Research ArticlePHYSICS

Two-dimensional limit of crystalline order in perovskite membrane films

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Science Advances  17 Nov 2017:
Vol. 3, no. 11, eaao5173
DOI: 10.1126/sciadv.aao5173

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Abstract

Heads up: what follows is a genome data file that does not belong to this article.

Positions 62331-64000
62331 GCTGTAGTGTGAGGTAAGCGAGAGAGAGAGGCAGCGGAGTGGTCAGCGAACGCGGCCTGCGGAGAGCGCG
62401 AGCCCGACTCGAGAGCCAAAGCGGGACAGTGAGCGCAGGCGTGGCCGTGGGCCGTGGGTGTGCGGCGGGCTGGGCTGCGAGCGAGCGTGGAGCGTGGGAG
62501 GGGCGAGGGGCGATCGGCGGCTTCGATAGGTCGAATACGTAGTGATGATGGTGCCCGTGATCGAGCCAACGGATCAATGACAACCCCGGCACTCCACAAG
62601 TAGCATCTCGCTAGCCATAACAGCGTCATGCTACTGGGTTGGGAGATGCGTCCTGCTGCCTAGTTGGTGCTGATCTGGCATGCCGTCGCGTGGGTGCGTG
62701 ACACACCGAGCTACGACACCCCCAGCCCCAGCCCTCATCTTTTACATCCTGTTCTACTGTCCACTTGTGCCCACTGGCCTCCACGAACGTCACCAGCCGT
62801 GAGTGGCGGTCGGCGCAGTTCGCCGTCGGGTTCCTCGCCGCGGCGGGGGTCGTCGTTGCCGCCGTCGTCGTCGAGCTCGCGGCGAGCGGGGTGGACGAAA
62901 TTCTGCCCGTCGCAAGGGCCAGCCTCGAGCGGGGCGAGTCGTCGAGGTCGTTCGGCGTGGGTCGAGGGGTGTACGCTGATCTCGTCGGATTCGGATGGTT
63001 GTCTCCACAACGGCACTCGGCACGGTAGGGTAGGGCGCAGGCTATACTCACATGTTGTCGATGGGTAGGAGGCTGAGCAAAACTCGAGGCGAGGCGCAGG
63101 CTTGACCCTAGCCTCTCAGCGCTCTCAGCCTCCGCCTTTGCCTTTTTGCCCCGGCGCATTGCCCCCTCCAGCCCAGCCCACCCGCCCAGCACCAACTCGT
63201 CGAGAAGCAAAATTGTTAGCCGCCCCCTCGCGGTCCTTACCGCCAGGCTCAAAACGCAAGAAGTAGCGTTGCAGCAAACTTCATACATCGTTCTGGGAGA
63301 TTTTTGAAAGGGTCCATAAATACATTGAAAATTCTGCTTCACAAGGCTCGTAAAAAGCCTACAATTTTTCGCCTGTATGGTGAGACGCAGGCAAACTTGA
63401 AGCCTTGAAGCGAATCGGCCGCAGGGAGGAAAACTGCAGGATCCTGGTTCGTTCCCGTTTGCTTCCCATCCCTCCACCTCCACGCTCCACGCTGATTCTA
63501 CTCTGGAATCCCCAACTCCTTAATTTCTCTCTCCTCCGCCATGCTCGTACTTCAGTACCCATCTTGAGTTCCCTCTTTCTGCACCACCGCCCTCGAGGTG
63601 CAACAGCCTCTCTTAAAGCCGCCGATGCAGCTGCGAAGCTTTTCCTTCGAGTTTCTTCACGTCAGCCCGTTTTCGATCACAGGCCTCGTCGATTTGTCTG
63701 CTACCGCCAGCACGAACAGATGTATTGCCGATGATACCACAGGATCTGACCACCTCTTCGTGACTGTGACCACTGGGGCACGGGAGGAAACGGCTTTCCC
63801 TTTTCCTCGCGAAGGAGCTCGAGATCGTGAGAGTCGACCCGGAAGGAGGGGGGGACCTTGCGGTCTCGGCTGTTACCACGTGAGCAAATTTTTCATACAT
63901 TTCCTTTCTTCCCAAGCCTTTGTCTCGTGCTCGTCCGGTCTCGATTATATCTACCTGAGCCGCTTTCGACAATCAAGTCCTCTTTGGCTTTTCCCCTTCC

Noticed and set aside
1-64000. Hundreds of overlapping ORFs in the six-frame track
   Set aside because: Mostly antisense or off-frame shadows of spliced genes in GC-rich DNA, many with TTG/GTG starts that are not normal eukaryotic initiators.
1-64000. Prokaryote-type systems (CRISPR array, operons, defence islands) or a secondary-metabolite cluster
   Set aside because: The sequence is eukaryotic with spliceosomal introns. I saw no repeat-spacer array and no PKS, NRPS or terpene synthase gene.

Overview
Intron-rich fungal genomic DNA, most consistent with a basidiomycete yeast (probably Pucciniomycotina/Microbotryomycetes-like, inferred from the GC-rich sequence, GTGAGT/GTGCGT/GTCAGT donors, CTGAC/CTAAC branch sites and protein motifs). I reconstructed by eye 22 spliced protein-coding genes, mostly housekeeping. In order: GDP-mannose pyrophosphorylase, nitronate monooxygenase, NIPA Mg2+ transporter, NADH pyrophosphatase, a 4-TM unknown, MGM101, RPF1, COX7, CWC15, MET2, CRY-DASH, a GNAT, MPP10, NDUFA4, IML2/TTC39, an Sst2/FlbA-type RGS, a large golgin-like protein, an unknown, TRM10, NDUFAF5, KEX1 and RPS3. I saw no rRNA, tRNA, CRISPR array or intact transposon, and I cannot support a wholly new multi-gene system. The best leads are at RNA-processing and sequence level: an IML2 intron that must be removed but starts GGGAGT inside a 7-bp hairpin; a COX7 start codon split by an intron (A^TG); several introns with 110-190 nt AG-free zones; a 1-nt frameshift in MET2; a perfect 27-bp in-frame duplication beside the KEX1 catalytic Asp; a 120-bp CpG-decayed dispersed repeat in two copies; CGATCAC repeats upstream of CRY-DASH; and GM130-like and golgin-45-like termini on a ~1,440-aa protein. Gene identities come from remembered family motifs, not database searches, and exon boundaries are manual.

Long-range order and phase transitions in two-dimensional (2D) systems—such as magnetism, superconductivity, and crystallinity—have been important research topics for decades. The issue of 2D crystalline order has reemerged recently, with the development of exfoliated atomic crystals. Understanding the dimensional limit of crystalline phases, with different types of bonding and synthetic techniques, is at the foundation of low-dimensional materials design. We study ultrathin membranes of SrTiO3, an archetypal perovskite oxide with isotropic (3D) bonding. Atomically controlled membranes are released after synthesis by dissolving an underlying epitaxial layer. Although all unreleased films are initially single-crystalline, the SrTiO3 membrane lattice collapses below a critical thickness (5 unit cells). This crossover from algebraic to exponential decay of the crystalline coherence length is analogous to the 2D topological Berezinskii-Kosterlitz-Thouless (BKT) transition. The transition is likely driven by chemical bond breaking at the 2D layer-3D bulk interface, defining an effective dimensional phase boundary for coherent crystalline lattices.

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